CONSERVATORIO S. MARIA DEGLI ANGELI : In the heart of Florence, near the great monuments of the city enough to reach them comfortably on foot, in the suggestive and restful beauty of an ancient monastery, the Conservatory S. Maria degli Angeli, traditional solution for study stays in Florence, is also proposed as holiday residence.
The ancient architectural concept of the Santa Maria degli Angeli Conservatory offers not only beauty and harmony of spaces and volumes, but also great and welcoming livability.
Art is the protagonist at the Conservatory of St. Mary of the Angels: the cenacle that adorns the dining room, is a large fresco by Matteo Rosselli, but other works of great importance are present and visible in the rooms and galleries, first of all the precious bronze of Giambologna depicting St. John the Baptist.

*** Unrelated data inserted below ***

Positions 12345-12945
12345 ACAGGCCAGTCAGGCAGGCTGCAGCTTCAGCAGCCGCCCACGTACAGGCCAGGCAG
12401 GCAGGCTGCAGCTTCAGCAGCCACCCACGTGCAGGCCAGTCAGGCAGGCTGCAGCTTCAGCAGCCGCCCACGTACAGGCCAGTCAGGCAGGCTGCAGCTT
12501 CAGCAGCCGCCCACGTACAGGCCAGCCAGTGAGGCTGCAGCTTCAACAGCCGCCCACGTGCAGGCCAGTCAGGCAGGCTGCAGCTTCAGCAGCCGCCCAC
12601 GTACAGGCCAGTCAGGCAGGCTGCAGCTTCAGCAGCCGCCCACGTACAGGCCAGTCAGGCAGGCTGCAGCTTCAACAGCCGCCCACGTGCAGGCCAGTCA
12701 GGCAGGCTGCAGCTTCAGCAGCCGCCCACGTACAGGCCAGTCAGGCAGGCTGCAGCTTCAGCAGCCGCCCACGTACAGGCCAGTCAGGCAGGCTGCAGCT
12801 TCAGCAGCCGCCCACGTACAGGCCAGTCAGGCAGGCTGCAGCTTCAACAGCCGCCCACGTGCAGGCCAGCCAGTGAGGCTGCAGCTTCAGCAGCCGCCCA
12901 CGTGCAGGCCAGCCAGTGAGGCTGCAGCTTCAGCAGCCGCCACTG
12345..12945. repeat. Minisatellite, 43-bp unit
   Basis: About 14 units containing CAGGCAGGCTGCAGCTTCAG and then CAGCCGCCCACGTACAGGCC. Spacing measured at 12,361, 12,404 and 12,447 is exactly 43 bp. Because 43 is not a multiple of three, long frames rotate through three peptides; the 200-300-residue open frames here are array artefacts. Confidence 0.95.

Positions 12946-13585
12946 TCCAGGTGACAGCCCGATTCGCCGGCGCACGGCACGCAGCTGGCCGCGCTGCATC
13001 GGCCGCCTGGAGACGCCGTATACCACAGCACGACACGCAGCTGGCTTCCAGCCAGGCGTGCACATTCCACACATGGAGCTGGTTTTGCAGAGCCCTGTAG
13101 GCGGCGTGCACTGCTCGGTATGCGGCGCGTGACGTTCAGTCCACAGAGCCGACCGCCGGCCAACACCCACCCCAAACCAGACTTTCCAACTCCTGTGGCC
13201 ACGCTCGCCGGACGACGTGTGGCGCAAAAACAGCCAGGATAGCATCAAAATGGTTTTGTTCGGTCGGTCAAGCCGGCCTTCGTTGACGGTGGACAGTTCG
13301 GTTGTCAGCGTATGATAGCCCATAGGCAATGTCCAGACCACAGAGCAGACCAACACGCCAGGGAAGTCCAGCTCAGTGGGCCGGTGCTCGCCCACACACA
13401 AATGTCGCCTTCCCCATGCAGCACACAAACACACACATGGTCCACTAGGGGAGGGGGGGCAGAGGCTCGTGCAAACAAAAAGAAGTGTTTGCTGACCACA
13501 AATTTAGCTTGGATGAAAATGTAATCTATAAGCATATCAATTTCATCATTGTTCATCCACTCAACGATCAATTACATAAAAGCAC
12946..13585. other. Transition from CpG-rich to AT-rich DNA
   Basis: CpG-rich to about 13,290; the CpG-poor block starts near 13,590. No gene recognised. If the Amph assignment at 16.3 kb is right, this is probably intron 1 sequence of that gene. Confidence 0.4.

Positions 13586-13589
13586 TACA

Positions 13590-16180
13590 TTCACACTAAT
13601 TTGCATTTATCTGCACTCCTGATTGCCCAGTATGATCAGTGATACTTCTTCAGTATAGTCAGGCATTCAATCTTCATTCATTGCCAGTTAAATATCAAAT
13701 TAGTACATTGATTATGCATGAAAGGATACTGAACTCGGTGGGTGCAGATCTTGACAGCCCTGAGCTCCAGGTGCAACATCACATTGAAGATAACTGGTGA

The S. Maria degli Angeli Conservatory has very ancient origins. In 1505 six Florentine women bought from a woolman, certainly Dionisio di Clemente, a house located in Via Laura di Pinti to devote themselves to religious practices and charity. Subsequently, increased in number, they transformed their house into a cloistered monastery which they gave the name of S. Maria degli Angeli, assuming the rule of the Dominican Order. In 1785 the Peter Leopold of Habsburg Lorena, Grand Duke of Tuscany, transformed the monastery into a Royal Conservatory and since then "maidens of distinguished families" were received in boarding schools, which received education and instruction from the Sisters later flanked by lay personnel. After the suppression of the Conservatories in 1808, S. Maria degli Angeli remained one of the few in the Tuscan territory. The Conservatory continues its educational work in the paritarian institution located in the wide spaces of Via Laura, purchased by the nuns in 1514, welcoming pupils of the Infant, Primary and Secondary School of the first and second degree. The premises of the monastery, located in Via della Colonna, host university students and tourists who can enjoy, as well as the artistic beauty and quiet of the green cloister, a careful and friendly reception.